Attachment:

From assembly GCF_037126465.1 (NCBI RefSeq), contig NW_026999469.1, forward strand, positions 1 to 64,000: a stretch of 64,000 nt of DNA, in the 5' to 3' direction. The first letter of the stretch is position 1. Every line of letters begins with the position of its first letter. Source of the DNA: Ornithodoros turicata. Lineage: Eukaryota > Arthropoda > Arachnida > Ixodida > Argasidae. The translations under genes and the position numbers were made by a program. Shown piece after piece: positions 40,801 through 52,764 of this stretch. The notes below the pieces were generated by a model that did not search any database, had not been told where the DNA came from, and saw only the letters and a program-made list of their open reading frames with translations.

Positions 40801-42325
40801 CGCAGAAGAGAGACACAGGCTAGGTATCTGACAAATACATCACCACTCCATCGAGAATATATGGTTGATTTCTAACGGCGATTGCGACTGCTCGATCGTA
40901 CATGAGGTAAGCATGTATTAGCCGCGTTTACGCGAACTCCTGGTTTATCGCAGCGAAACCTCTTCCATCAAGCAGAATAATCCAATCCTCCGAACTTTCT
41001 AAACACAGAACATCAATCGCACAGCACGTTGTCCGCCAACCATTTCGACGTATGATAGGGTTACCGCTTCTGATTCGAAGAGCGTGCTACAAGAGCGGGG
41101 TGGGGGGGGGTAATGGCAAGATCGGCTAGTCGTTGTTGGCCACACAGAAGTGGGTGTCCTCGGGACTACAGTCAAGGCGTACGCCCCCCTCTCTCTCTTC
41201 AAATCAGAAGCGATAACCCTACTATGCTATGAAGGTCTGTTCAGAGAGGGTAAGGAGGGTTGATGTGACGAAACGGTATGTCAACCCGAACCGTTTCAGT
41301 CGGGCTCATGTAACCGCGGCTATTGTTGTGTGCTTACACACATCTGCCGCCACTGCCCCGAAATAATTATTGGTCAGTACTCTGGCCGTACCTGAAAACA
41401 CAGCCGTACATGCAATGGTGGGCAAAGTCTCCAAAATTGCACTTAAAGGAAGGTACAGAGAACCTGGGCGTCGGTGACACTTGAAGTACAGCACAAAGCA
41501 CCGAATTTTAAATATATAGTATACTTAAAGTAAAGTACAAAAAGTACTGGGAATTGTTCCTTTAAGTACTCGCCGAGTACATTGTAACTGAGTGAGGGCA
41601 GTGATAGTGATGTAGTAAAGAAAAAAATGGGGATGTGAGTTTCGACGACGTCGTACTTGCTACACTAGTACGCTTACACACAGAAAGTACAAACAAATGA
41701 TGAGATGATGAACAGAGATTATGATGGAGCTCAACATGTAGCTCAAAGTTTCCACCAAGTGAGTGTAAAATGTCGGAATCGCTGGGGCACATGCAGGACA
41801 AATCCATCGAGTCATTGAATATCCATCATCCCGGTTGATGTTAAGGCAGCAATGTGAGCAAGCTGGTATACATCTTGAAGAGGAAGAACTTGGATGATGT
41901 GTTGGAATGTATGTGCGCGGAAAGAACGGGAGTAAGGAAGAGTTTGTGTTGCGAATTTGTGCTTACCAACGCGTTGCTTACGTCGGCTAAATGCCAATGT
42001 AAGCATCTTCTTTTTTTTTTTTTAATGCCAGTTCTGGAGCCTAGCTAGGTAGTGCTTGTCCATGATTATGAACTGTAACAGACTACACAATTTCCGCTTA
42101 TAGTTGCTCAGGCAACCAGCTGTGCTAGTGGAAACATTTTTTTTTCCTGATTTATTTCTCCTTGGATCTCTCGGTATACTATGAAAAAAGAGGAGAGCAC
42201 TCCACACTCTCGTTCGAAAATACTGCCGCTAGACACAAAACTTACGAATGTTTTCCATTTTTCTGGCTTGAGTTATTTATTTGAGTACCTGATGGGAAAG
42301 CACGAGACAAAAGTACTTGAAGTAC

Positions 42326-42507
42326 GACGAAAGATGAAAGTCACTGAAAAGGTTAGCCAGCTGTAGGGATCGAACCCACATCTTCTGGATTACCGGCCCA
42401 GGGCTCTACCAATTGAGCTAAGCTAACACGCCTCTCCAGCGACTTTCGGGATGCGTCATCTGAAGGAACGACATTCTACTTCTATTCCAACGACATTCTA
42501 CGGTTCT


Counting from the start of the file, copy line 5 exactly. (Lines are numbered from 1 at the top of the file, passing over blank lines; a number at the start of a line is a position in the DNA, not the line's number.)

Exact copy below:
41001 AAACACAGAACATCAATCGCACAGCACGTTGTCCGCCAACCATTTCGACGTATGATAGGGTTACCGCTTCTGATTCGAAGAGCGTGCTACAAGAGCGGGG